(These pictures have nothing to do with this post, but they're too cute to be kept to myself.)
And while writing in first person does curb the tendency to hop heads, there can still be sticky spots. I didn't know this until my first agent marked them in the manuscript for Me, Just Different. You're learning it now, so you won't have to go through the embarrassment of being like, "Oh, but I write in first person, so I thought... Yes, I see where I made the mistake... Okay, let me change that..."
I had a couple places where I ran into problems. One was in backstory. When I was writing about what was happening, I was fine. But if I was telling the backstory of a character, I tended to do something like this:
"I know this must be hard for you," I said to Sandy.
Sandy was ready to adopt Andrew in a heartbeat, but Carl, her husband did not feel the same pull Sandy did. When several other families in our church expressed an interest in adopting Andrew, Carl pushed for it.
I then went into detail about Carl and Sandy's conversation. Which my character was not in the room for, so... why is she sharing it like she was?
But what tripped me up the most were the descriptions between dialogue. Note the part in red below:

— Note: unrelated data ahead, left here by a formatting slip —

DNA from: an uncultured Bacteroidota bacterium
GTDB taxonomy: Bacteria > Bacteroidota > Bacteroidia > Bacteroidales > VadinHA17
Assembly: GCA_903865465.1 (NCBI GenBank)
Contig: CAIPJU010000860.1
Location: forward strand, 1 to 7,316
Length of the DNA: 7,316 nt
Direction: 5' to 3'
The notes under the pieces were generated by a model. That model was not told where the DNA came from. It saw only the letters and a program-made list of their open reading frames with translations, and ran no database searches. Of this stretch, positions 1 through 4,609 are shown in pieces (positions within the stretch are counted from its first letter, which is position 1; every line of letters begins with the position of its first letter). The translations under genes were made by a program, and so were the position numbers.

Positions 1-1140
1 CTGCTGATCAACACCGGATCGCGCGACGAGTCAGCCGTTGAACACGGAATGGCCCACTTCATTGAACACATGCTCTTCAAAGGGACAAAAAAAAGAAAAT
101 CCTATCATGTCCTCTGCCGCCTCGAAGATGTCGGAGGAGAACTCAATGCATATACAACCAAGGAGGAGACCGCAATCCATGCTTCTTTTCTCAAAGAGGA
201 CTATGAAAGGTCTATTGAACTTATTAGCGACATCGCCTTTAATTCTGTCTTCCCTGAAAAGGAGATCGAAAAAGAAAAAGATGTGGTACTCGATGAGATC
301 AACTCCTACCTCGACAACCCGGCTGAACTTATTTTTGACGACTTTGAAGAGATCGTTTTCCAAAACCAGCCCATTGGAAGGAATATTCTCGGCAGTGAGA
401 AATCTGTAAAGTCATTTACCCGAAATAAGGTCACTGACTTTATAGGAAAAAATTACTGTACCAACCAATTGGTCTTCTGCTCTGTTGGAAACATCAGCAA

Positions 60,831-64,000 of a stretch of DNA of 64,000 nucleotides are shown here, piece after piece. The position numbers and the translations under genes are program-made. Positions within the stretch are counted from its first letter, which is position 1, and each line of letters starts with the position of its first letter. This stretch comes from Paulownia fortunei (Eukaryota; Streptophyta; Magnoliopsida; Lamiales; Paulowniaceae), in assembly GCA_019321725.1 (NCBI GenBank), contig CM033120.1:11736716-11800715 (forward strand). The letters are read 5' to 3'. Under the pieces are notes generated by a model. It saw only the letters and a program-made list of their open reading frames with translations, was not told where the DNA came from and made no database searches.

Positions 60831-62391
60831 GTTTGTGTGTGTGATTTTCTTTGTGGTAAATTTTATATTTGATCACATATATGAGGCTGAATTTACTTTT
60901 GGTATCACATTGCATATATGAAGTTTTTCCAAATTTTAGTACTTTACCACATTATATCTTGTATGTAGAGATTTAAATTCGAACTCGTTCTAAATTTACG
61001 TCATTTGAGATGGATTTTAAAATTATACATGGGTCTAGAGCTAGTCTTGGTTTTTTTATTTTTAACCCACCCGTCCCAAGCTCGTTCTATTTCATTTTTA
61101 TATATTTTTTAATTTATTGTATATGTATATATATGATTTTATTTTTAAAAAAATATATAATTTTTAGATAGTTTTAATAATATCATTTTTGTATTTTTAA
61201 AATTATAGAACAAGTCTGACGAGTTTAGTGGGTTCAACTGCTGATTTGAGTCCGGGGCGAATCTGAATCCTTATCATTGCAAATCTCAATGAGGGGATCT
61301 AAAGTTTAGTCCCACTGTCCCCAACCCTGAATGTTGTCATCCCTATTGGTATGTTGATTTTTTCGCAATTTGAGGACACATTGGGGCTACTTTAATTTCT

“We’re not engaged,” I say. “We never were. We talked about it but … he's with someone else.”
“You’re not engaged?” Eric asks. He sees my face and tries not to act so happy.
I am trying to hold back tears. “No I’m not."
There's also some lameness going on in that exchange, but you'll have to put that aside and focus on the red part. There are a couple words that make this lousy writing, one being hte word "tries." I'm sure we've all experienced that thing where we share a piece of news and watch someone try to act one way when it's clear their feelings are the opposite. That's a fine thing to convey to the reader. But the way it's currently written speaks about what's going on within Eric, not how it looks on the outside.
The other problem phrase is "He sees" which indicates that this is from Eric's POV ... which it's not. And the POV character isn't in Eric's head, so she doesn't know what he sees or what he's trying to do. All she knows is what she observes. Which is that he's looking at her, and that he is doing a poor job of hiding the fact that he's happy.
A better way to write the sentence marked in red is, "Eric must see my sadness because he replaces his smile with a frown. But it can't hide the glimmer in his eyes."
You might think this is getting too picky, going too far, and that's fine. But these are the kinds of things my agent and editor dinged when they read my manuscript, things I would have corrected had I realized I was doing them wrong.
I know you all will be saddened to talk about something other than POV technicalities, but next week we'll move on and talk about confidence issues and, depending on how long that takes, the use of flashbacks. And - yay - there'll be a new prompt posted on Monday.
Any POV questions left that I can answer?
Have a great weekend everyone!